The interim results of the Russian vaccine, developed by the Gamaleya Institute of Epidemiology and Microbiology, were published in the peer-reviewed medical journal The Lancet on 2 February.
"One thing that I do think was really welcome was that for Sputnik V, when the Russian institute, Gamaleya, put forward the results and got them published in The Lancet. It's not equivalent to approval but it's still a really welcome step forward in terms of transparency and access, and that's certainly something that we have been encouraging and welcome," Bronnert said at an event hosted by the Russo-British Chamber of Commerce.
To be used in the United Kingdom, Sputnik V would need to be approved "by our regulator or by a regulator that is equivalent," according to the diplomat.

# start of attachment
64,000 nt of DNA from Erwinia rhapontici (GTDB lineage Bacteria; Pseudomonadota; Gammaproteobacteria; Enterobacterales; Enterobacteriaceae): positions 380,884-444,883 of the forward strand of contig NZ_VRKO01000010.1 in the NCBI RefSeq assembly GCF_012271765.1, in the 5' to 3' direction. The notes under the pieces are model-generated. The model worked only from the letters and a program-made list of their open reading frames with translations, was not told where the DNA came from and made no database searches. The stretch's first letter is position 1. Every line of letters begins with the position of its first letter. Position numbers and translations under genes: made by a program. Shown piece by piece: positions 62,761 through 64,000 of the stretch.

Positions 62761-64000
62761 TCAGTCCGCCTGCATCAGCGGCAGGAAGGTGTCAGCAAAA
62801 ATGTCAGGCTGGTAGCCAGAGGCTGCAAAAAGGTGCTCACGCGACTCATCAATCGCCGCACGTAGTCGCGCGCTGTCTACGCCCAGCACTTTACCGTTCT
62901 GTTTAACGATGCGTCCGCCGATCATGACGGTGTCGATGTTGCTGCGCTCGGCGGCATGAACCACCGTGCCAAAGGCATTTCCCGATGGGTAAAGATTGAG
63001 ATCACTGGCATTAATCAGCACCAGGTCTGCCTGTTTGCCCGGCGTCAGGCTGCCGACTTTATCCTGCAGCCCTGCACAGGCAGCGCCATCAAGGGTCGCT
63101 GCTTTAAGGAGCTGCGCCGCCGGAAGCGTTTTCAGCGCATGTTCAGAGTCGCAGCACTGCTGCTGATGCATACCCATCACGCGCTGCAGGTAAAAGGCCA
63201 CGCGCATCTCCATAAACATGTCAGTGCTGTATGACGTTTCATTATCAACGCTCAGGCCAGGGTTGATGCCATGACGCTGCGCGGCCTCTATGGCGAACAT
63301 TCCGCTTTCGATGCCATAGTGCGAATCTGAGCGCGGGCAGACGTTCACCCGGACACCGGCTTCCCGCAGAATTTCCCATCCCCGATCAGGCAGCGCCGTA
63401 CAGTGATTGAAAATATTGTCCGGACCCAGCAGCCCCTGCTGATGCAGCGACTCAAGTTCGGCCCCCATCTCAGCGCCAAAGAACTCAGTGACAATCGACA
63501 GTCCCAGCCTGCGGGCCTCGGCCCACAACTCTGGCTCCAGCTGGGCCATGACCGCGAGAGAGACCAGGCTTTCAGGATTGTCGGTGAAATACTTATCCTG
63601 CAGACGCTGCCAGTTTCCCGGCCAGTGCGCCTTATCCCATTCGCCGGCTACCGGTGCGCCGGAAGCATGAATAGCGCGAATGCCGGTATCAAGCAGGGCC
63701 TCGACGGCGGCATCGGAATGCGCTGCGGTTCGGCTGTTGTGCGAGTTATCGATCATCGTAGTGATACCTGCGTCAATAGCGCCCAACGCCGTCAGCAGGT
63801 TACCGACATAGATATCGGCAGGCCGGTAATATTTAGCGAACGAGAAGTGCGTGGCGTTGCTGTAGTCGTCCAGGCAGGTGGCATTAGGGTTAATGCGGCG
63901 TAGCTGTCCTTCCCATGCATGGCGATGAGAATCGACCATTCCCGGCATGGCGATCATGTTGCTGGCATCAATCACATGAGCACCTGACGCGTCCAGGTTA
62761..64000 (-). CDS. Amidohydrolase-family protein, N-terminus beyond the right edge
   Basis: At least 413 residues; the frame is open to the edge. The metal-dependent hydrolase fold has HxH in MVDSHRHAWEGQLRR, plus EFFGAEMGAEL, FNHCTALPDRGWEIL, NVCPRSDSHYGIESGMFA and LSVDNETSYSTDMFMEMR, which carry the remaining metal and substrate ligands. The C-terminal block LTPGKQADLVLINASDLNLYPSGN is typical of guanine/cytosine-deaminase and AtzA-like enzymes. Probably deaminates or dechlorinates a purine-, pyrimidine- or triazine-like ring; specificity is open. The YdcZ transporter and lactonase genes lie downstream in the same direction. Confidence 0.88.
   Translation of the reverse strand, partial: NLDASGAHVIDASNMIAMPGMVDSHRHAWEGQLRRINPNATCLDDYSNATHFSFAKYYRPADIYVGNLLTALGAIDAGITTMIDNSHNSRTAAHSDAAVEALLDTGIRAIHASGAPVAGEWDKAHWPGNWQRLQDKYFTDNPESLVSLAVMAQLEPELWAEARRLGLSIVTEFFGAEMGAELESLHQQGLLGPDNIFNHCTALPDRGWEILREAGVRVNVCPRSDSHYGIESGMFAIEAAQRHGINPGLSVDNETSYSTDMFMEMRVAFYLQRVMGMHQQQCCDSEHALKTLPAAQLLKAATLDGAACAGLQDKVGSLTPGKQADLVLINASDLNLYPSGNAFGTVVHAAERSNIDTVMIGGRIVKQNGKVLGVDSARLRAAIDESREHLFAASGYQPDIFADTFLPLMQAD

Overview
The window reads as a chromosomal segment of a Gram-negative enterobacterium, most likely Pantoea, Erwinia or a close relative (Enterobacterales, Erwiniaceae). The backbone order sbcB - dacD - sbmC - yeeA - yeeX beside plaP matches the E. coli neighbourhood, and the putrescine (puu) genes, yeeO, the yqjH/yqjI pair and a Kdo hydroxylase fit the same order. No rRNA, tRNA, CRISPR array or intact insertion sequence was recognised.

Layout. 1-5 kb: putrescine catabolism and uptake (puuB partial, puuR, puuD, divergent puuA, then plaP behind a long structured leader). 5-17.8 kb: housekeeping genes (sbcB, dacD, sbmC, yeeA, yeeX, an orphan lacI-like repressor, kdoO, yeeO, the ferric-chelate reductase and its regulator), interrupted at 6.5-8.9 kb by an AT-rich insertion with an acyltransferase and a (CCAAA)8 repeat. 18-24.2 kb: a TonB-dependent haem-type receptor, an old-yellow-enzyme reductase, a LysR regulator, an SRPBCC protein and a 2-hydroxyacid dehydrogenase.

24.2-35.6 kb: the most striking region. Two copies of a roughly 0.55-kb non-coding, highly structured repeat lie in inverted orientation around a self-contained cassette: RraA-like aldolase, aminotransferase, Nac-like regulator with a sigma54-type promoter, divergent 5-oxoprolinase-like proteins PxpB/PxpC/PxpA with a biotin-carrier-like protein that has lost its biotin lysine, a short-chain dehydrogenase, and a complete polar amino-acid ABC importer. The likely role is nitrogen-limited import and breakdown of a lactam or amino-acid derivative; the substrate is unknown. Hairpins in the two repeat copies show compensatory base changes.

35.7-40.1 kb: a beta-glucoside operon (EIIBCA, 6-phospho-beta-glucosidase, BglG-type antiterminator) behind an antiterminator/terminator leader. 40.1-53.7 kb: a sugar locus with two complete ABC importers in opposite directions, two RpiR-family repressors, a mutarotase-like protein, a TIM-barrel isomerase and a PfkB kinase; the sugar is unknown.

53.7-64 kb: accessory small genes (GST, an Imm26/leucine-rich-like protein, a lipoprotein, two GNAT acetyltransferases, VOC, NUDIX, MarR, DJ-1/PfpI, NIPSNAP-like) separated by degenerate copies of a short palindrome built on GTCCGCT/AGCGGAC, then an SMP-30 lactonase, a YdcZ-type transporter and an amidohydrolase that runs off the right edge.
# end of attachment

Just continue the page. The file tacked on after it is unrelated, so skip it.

Neither Gamaleya nor any other Russian vaccine producer has so far applied for the UK approval, the ambassador added.
Sputnik V is a human adenoviral platform-based vaccine, registered by the Russian government on 11 August last year. More than 35 other countries have approved and began using this vaccine to date, including Hungary, San Marino, Serbia, Argentina, Bolivia, Mexico, Nicaragua, Algeria, Lebanon and the United Arab Emirates.
Interim results from Sputnik's Phase 3 clinical trials, as published in The Lancet, established its efficacy at 91.6 percent.